IMAP examples

James T. Dennis jadestar at
Fri Jul 18 22:50:10 CEST 2003

Sean 'Shaleh' Perry <shalehperry at> wrote:

>> If my english was better I would love to help improve the python
>> documentation, most modules in the standard libraries lack good
>> examples how to *use* them with just a simple description.  And a
>> short motivation for the design of a module if possible like "just
>> copied the C API" or "Because of efficiency ..." or "We use a class
>> framework here because ...".  A gigantic task.  The PSL book by effbot
>> is great but it's a book.  And it needs a new version.

> part of the reason why the docs are not but so great is that most of the 
> library is Python code which means any questions can be answered by reading 
> the source.  I find myself doing this quite often.

 <flame>That's BS!</flame>

 As a dabbler in programming I have to say that poor documentation is not
 excused by the availability of sources.  If the sources are that 
 informative than relevant portions should be pasted into the docs
 (or, better, marked up in some way that a doc generator and extract
 them into the officials docs).

 If the docs need to refer to the sources so often, perhaps we should
 re-write the docs so that every page has hyperlink references to the 
 relevant source modules.  Making someone manually hunt down information 
 from alternative sources is a great way to frustrate them!

> Many modules have a little blurb at the top that gives an example of their 
> usage.

 Sounds like a job for doc strings.  Moreover it sounds like a job
 for an automated docstring processing ( 

> from

>    Instantiate with: IMAP4([host[, port]])

>            host - host's name (default: localhost);
>            port - port number (default: standard IMAP4 port).

>    All IMAP4rev1 commands are supported by methods of the same
>    name (in lower-case).

 More importantly this module *does* give a 10 line code example:

 It would be nice if it also explained some of the magic numbers 
 and strings in comments or in some text around the example: 

	Why data[0]
	Why, 'ALL')
	and why '(RFC822)' as the 2nd arg in the M.fetch()

 Okay, now I go back to another page and read about the .search() and
 .fetch() methods.  Hmmm, .fetch() lists UID and BODY, no reference to 
 RFC822 and not hint as to where I'd find any other valid strings here;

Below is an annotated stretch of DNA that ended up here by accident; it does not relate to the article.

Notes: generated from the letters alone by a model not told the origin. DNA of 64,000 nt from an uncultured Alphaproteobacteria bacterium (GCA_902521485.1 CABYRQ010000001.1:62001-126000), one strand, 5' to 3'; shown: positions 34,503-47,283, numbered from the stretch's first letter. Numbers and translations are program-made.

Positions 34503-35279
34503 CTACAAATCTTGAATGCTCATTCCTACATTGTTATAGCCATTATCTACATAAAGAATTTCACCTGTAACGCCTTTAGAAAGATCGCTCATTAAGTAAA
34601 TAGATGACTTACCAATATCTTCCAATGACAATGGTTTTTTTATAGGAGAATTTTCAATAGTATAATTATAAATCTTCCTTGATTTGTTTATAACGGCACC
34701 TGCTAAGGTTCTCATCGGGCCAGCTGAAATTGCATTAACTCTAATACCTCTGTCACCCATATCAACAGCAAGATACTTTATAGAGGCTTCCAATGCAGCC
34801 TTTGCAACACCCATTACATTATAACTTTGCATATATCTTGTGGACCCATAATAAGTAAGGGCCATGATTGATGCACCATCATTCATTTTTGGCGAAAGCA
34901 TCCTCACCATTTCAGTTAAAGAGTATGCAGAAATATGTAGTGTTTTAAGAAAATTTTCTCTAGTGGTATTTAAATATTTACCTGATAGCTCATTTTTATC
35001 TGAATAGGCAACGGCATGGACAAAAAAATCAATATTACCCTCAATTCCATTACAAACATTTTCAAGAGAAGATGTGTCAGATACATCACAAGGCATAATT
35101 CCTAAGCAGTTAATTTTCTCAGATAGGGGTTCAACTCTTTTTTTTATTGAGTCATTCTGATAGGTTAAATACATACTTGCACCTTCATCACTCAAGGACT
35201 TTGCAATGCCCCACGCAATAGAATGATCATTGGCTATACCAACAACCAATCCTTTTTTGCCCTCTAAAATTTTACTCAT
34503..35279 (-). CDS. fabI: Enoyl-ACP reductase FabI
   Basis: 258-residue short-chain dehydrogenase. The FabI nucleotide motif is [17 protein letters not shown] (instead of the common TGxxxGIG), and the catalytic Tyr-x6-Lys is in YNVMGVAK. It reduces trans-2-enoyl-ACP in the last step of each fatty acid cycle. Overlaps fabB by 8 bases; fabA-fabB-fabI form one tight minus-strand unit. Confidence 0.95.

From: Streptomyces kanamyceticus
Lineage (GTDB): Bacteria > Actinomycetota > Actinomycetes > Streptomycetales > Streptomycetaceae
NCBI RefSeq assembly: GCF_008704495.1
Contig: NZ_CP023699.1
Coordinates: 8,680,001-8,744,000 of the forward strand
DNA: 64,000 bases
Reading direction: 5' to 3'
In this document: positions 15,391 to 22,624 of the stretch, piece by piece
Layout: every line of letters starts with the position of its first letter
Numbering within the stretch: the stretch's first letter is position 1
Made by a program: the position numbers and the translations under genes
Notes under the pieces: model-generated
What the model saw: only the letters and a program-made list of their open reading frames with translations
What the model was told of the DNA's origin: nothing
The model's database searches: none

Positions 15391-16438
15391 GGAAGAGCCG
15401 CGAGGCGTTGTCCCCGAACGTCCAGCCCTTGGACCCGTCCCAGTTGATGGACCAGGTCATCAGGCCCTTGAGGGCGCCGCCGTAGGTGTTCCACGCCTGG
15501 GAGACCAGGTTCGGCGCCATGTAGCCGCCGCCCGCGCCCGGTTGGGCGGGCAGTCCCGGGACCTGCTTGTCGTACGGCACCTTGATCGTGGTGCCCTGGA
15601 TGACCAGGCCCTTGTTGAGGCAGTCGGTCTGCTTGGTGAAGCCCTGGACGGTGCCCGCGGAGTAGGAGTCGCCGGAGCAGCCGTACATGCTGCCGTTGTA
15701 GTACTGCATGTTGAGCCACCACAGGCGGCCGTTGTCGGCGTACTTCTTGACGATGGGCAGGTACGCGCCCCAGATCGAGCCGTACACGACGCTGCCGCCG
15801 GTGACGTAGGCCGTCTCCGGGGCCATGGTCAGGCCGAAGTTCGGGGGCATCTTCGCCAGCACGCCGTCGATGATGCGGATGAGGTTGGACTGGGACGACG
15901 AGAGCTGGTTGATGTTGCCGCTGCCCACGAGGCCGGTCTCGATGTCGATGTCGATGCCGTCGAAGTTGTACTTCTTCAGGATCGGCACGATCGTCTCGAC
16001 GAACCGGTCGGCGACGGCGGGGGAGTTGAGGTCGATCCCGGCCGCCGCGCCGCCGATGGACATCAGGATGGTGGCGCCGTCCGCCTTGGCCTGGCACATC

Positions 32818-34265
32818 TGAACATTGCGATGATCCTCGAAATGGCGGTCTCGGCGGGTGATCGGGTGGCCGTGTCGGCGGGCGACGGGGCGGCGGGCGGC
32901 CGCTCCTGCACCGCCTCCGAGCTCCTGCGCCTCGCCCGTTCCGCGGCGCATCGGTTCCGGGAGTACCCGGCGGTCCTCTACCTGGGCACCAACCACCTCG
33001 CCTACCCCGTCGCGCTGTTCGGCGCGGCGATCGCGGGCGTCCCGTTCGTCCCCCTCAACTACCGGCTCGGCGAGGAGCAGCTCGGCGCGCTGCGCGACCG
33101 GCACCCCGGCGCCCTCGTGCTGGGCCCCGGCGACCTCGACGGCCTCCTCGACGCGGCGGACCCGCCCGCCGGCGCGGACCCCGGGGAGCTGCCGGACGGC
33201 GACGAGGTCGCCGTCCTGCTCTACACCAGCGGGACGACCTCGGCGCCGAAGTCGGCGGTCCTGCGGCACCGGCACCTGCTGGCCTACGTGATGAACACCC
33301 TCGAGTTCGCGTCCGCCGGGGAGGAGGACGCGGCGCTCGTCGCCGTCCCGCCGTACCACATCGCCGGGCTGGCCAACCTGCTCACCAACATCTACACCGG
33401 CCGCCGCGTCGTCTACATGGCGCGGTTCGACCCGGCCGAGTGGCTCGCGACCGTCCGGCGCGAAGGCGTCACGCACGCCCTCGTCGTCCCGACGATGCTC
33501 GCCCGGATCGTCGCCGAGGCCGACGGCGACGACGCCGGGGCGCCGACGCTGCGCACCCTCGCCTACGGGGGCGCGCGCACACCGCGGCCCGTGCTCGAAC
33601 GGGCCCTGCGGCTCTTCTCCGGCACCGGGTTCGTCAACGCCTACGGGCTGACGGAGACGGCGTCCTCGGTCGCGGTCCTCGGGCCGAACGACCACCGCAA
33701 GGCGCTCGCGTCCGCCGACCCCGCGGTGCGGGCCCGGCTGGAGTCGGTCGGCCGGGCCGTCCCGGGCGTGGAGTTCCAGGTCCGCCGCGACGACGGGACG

I guess I have to go read the IMAP RFCs, where are those?  Ooops, another
 trip to Google!

 <flame mode="rant" context="off">Google would be so necessary if 
 HTML authors would link to other relevant sources!</flame>

 If we expect people to read the RFCs in order to use the bloody module
 than we ought to at least provide the link to the RFC!  (Putting a copy
 on our own servers to ensure a stable URL is Okay).

 The documentation of the .search() method also neglects to make any
 mention of 'ALL' though we might expect that to be the MOST COMMON 
 CRITERIUM!  (at least for someone who's just trying to learn the

 I'm only picking on this particular page because you brought it up.
 Actually it's one of the better pages because it does include an 
 example.  The pty module is one of the worst.  Pipe in if you were
 able to use the pty module just from the docs!

 Python includes the broadest wealth of modules I've never seen in a 
 programming language.  Docstrings are a stroke of pure genius.  The
 interpreter's readline and rlcompleter support is wonderful for beginners
 and dabblers --- and rlcompleter2 is EVEN BETTER (Guido --- please 
 merge that! :) ).  The docs are Okay --- but could be ALOT better.

 I'd love to see a way for members of the community (even duffers and dabblers 
 like me) to submit doc enhancement suggestions and requests directly through
 the online HTML documentation (similar to the PHP system at:  Of course more well-known, trusted members
 of the community should have the power to editing, revise, even throw out

 One danger I see in __doc__ is the various ways in which they are being
 overloaded.  doctest seems reasonable; a small sample usage that also 
 serves as an automated test suite.  (Yes, I have read the little Soapbox
 note at: However 
 some of the programming by contract ( ) 
 starts to worry me.  

 How will doctest and pycontract play together?  How will docutils
 handle the results?  What will be the next clever uses of __doc__
 members?  How will it mesh with all the other uses?  It sounds
 like one might very reasonably argue that these other uses should
 have their own standards (or conventions) with their own namespaces:
 __testsuite__ and __contract__ (or __pre-condition__, __post-condition__,
 and __invariants__), for example.

 (Even that use is *almost* documentation so I can stretch a little to 
 see it --- and it is a nice hack.  However, if something like pycontract 
 is ever accepted into the standard libraries, I'd suggest it be given
 it's own __ namespace) 

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